Programs that integrate treatment strategies associated with psychiatry, occupational therapy and psychiatric case management to help severely mentally ill individuals stabilize their clinical status, increase their ability to function within their environment with as little ongoing professional intervention as possible, and improve their overall quality of life. Services are provided within an intensive case management system and may include medication and supportive psychotherapy to alleviate symptoms; training in interpersonal and independent living skills with a focus on personal care and management, leisure skills, social interaction skills and vocational preferences and aptitudes; cognitive retraining; family psychoeducation; peer support; and assistance in gaining access to the resources and benefits to which they are entitled. The individual is actively involved in developing the treatment plan and selecting the types of training that will be relevant to his or her ongoing roles and relationships.
  • Rehabilitation/Habilitation Services (1)
    LR

    Rehabilitation/Habilitation Services

    LR

    Programs that provide rehabilitation and/or habilitation services. Rehabilitation services involve a combination of treatment and education services which are designed to restore maximum functioning, a sense of well-being and a personally satisfying level of independence for individuals who have temporary or permanent disabilities. Habilitation services involve a combination of treatment and education services which are designed to either increase or maintain the physical, intellectual, emotional, and social functioning of individuals who have not reached age-appropriate developmental milestones.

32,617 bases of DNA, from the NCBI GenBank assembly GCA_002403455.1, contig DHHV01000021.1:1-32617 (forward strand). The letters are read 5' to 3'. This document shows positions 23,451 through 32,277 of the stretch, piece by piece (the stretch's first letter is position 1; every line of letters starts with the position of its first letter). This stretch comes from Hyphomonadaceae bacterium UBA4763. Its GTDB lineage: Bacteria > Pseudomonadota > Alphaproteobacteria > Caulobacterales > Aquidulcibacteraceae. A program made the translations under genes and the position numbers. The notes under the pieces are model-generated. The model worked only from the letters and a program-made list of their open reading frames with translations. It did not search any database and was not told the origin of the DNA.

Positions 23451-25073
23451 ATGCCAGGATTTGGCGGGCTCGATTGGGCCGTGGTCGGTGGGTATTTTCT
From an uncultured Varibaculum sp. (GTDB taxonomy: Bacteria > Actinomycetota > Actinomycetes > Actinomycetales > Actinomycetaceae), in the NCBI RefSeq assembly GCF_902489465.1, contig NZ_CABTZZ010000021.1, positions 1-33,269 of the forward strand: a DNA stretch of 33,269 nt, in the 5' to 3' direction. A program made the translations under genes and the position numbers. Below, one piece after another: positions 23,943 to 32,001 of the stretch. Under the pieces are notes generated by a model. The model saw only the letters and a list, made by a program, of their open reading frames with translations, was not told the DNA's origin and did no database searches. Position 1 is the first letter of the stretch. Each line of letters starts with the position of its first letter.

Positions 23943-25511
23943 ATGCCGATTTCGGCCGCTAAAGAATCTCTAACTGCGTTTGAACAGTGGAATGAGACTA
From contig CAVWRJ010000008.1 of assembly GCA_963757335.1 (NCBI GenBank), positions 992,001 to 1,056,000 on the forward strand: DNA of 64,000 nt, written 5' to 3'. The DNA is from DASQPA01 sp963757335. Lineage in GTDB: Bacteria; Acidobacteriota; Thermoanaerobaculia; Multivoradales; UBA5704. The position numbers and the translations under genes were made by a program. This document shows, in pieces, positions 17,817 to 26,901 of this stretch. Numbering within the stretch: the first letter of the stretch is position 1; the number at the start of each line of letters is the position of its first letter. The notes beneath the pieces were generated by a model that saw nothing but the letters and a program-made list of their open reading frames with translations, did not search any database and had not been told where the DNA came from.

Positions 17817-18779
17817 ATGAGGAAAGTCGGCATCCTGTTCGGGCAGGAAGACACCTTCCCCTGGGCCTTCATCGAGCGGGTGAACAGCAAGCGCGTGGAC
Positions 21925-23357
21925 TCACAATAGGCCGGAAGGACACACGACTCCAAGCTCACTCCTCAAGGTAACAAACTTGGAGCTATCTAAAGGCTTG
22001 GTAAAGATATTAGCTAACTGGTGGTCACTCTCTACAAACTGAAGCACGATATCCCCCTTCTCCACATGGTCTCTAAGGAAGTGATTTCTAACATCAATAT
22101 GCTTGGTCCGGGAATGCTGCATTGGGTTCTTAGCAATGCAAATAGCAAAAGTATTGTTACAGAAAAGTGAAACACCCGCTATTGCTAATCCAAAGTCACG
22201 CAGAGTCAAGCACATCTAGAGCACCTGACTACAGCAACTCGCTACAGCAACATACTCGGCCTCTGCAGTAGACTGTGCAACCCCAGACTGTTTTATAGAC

• Speech and Hearing (3)
    LR-8000

    Speech and Hearing

    LR-8000

    Programs that provide comprehensive diagnostic and treatment services for individuals who have speech and/or language problems, neurological disorders or diseases or disorders of the middle, inner and outer ear; larynx; tongue; mouth; or other structures whose coordination and appropriate functioning are necessary for speech and/or hearing.
  • Supported Living Services for Adults With Disabilities (2)
    PH-3300.8030

    Supported Living Services for Adults With Disabilities

    PH-3300.8030

    Programs for adults with developmental disabilities, sensory impairments, physical disabilities, emotional problems or multiple disabilities who do not require 24-hour supervision that provide a highly individualized, coordinated system of services and supports which facilitates their ability to live in their own homes or apartments, to hire and supervise paid caregivers, to work in the community, to participate in community activities and to interact with nondisabled neighbors. A supported living agency may help the individual hire and supervise an attendant; develop a budget and pay bills on time; learn to shop and cook or hire someone to prepare meals for them; remember to take necessary medication; schedule medical appointments and get to the doctor's office; advertise for and select a roommate; make their living space barrier-free; learn about relationships, sexuality and parenting; select recreational pursuits that are personally satisfying; and accomplish other similar activities of daily living.